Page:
This isn’t the first time I’m subjecting myself to a drastic change of scenery. I moved from Israel to Bronxville, NY to Oxford, England and back to NY but this time Yonkers. From Yonkers I moved to Washington Heights in Manhattan, and from there to Astoria, Queens. Now I’m off to Lincoln, Nebraska, the site of my first Literary Tourism piece for Book Riot.
I recently noticed that, unwittingly, I’ve been reading a lot of fiction in which a change of scenery is a major part of the plot. So I thought I’d explore what these books are doing through this change, and see when they use it well.
Lilli de Jong by Janet Benton
I’ve already mentioned Benton’s book elsewhere on Book Riot because I absolutely loved it, but I have to mention it again here. This diary of an unwed mother follows its writer, Lilli, through huge changes. From a settled life with a clear future in the Quaker community, Lilli is thrown into terrifying circumstances. After sleeping with the man she believes she is going to marry, she discovers she’s pregnant. There is nowhere for a knocked-up Quaker girl to go without ruining her family’s reputation. So Lilli does what she thinks she has to: she lies to her father and goes to a home for unwed mothers. But the changes don’t stop there. When Lilli refuses to give up her baby, she has nowhere to go. As she descends from comfort to squalor, her views on the world, on justice, and on charity, go through radical changes.
Verdict: Buy! Definitely buy. This is both a super lush historical novel and an amazing feminist manifesto. Buy this for your mom, buy this for your boyfriend, buy it for everyone.
MAD by Chloé Esposito
The first of a trilogy (Mad, Bad, and Dangerous to Know, which, put together, is actually a phrase used to describe Lord Byron), MAD is a great example of change of scenery leading the story. Alvina Knightly, our dubious heroine, is pretty sure none of this shit is her fault. It’s not her fault that she’s living with two slobs in a crappy apartment. It’s not her fault that her job sucks. And it’s not her fault that she can’t keep a guy interested. She should be a famous poet by now. Instead, she’s the bad girl. Even her mum doesn’t like her.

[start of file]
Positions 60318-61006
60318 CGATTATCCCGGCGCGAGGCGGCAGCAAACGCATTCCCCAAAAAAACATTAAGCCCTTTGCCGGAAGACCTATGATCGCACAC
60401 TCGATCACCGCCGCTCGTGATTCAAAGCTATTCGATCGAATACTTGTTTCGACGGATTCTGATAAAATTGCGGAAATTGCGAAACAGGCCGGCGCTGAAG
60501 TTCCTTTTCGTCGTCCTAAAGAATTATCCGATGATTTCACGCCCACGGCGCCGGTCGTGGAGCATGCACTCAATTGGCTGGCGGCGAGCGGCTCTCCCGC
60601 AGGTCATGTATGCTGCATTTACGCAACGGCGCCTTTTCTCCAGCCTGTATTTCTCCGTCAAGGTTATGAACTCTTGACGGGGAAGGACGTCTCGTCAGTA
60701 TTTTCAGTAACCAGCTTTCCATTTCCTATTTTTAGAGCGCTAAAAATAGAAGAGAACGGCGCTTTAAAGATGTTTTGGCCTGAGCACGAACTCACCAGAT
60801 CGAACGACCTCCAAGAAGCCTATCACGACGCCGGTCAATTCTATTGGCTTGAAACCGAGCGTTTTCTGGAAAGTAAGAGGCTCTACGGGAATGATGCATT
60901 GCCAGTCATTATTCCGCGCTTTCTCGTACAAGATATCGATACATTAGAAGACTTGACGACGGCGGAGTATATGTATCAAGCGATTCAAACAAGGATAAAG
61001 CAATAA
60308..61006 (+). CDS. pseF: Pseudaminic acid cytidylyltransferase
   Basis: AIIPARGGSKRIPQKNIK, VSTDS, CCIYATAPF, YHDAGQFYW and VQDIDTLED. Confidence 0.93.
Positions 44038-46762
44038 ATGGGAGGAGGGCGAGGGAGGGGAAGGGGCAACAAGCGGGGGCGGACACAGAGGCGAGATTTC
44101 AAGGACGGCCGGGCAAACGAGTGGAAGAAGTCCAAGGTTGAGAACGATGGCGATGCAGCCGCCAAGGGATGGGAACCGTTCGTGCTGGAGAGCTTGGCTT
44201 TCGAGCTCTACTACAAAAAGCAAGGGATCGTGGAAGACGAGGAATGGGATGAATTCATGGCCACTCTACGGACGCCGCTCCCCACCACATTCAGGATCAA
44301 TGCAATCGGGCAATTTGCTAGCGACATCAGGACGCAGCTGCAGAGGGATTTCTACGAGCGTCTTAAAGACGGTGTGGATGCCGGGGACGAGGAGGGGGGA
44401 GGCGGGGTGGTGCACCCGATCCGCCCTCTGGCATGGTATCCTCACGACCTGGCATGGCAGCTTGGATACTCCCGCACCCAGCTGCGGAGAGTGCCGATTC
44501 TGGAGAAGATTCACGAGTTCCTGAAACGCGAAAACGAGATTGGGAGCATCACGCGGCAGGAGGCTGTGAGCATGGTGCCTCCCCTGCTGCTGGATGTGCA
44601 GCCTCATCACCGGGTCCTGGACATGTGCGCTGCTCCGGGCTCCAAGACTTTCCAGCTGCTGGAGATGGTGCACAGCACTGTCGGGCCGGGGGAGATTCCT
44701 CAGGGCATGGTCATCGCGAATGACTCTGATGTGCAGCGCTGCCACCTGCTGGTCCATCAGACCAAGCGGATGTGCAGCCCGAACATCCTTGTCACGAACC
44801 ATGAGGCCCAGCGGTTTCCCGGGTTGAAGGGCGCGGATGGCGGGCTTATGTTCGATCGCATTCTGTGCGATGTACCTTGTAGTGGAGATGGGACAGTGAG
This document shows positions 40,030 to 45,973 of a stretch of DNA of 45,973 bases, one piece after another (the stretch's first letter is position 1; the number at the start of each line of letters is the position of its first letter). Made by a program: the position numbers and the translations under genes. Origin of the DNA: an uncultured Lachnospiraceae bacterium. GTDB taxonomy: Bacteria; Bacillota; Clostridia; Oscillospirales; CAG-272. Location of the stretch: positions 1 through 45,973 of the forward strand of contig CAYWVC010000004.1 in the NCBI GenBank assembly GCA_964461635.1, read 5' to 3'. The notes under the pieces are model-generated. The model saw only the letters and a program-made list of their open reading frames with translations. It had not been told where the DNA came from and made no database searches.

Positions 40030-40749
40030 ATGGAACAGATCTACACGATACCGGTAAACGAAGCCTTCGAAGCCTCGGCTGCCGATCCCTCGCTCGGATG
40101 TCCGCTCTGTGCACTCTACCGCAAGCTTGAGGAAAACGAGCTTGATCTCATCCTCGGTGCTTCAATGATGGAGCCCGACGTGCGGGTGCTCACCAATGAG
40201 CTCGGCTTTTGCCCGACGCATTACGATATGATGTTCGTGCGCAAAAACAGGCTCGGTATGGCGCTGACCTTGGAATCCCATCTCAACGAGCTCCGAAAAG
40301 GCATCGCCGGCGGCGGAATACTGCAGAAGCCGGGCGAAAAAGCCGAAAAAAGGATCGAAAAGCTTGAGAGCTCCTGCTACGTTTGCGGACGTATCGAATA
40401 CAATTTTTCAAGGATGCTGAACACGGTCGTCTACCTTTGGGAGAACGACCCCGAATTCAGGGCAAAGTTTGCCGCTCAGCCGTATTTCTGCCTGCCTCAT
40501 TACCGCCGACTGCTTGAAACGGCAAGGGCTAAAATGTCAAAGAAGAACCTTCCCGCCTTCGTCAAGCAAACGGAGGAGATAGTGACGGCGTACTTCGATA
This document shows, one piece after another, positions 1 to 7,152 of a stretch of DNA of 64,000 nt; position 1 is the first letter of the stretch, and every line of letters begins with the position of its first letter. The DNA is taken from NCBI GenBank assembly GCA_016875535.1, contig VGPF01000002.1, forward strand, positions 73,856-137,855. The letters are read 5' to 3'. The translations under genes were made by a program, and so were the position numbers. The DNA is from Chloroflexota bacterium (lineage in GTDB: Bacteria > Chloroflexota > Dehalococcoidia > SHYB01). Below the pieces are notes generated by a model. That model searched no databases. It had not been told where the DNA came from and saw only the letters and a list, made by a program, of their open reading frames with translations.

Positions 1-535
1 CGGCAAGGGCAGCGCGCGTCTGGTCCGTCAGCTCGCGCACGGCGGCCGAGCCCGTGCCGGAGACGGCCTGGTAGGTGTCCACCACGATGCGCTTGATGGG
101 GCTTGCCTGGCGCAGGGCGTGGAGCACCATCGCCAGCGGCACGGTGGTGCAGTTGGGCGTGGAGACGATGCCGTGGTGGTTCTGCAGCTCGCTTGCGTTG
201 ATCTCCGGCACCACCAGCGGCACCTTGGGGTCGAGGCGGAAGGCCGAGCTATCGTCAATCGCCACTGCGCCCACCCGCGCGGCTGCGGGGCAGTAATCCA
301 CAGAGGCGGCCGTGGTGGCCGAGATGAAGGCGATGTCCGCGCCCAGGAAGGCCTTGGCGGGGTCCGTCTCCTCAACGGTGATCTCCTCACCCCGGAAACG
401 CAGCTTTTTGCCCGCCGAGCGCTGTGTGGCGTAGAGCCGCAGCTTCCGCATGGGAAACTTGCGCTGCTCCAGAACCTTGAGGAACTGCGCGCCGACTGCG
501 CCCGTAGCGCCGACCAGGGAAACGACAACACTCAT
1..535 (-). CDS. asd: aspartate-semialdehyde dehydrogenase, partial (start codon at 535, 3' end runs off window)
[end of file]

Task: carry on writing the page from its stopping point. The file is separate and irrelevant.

Alvina is pretty sure it’s all Beth’s fault. Beth is her twin, the perfect one. See, Beth does have it all. She has a mansion and a husband and a beautiful babe. Alvina should’ve had all that. So when Beth invites her to Italy for a week, Alvina decides to go. What has she got to lose? Turns out, she may lose a lot, but she’s going to gain way, way more.
Verdict: Borrow. I only say this because this is kind of like a Bridge Jones Diary version of a thriller. And thrillers, I find, don’t have a ton of reread potential. But if you want to collect the series, go ahead and buy.
Sonora by Hannah Lillith Assadi
One of my favorite lyrical novels of this year, Sonora is a gorgeous dual-space novel. Part of it takes place in the present day, in the Sonoran Desert, where the narrator is taking care of her sick father. The rest of the book is the narrator’s memory, a kind of reckoning of how she reached the present day. While the desert is incredibly evocative throughout the book, the narrator doesn’t stay there. She and her best friend move to New York City, where they live off of their wits and their desire. Though her parents want her to return, she doesn’t, not until there is a reason to. The change in scenery is stark, but Assadi also manages to merge the concrete desert of New York City with the sand dunes of the narrator’s childhood.
Verdict: Buy, for sure, and reread on occasion in the high summer heat. Read it in different places and let the language wash over you. And lend it to friends, too.